Of course we should be mindful of false accusation but we should no longer be lectured from the pulpit. I went to Catholic schools where I was taught by Brigidine Sisters and Christian Brothers. I was never sexually assaulted nor did I ever witness someone being attacked in this way. For the most part, I was schooled by strict, sometimes harsh teachers, who were trying to control classes way too big. At times my teachers had way too little grasp of the subject being taught and resorted to the strap, especially when ‘found out’ by a bright pupil. For example Br Charles ‘Basher’ Dillon was a thug. Charlie taught me in Junior. He used to come up behind me and slam my head down on the desk in front and then he would haul me up by the lobe of an ear and berate me in front of the class. Basher did that and worse to others in my Junior year. I’m not making excuses for Dillon, but he had to teach us because the Brother who took our class had a nervous breakdown ans did not turn up for 2 weeks before Basher replaced him.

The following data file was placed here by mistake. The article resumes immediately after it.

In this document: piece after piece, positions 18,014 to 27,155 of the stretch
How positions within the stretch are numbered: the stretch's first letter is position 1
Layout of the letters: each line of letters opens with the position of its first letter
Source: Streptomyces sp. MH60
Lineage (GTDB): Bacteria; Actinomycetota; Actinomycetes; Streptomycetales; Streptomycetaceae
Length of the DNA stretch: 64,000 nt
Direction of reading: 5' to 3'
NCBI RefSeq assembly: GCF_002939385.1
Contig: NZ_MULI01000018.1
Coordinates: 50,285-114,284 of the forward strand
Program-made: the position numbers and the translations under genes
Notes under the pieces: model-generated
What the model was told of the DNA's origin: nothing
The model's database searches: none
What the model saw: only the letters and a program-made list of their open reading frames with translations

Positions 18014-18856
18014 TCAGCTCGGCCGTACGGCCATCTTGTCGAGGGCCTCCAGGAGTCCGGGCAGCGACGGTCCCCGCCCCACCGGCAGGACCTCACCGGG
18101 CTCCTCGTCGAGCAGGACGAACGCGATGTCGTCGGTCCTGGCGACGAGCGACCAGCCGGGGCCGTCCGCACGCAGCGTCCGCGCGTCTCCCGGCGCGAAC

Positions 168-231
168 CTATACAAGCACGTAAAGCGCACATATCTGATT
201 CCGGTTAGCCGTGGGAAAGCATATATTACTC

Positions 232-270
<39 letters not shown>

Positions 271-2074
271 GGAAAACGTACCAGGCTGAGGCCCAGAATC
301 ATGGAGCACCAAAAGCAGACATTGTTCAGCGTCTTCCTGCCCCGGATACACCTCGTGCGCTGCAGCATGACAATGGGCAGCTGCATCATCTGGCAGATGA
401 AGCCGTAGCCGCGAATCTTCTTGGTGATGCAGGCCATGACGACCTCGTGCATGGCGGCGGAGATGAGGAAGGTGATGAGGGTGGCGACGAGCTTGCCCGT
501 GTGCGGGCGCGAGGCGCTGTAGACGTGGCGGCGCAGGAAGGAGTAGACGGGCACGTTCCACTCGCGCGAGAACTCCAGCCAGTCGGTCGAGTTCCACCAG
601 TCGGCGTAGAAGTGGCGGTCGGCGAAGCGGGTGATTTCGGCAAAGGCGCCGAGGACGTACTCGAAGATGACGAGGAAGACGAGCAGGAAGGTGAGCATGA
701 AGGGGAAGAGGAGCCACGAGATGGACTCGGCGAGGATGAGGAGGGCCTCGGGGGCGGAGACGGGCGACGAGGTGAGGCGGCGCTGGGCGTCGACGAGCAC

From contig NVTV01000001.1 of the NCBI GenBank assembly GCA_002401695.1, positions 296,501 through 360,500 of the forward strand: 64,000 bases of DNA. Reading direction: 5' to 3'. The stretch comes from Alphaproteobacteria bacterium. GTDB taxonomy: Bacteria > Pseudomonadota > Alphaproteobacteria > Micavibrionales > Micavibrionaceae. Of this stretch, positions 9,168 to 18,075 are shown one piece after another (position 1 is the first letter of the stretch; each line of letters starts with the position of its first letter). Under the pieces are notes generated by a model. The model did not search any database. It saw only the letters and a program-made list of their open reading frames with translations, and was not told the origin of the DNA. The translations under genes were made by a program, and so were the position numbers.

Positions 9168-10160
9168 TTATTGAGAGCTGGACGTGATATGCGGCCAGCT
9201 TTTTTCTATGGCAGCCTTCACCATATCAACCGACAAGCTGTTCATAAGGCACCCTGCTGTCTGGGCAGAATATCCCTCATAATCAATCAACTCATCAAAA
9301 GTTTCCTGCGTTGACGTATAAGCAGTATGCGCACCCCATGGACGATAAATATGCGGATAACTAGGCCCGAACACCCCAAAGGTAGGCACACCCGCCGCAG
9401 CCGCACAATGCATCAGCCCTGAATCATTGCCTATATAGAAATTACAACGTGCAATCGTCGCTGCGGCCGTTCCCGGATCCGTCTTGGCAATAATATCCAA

Fortunately there were also exceptions, I had the benefit of being taught by Br ‘Doc’ Campbell at Gregory Terrace who had an excellent grasp of Latin and Roman history, he made a dead language come to life. I had a good French teacher at a time when the jocks reined supreme in our school and any hint of appreciation of education and learning had you labelled a ‘poofter’ by the other boys under protection from the Brothers. To fight back often resulted in humiliation by sexually repressed adults struggling with repression imposed by a church run by right-wing finactics like Pope John Paul II.

Here is one of the articles published in support of Pell in the September 2019 Issue of The Annals so judge for yourselves. – Ed. WBT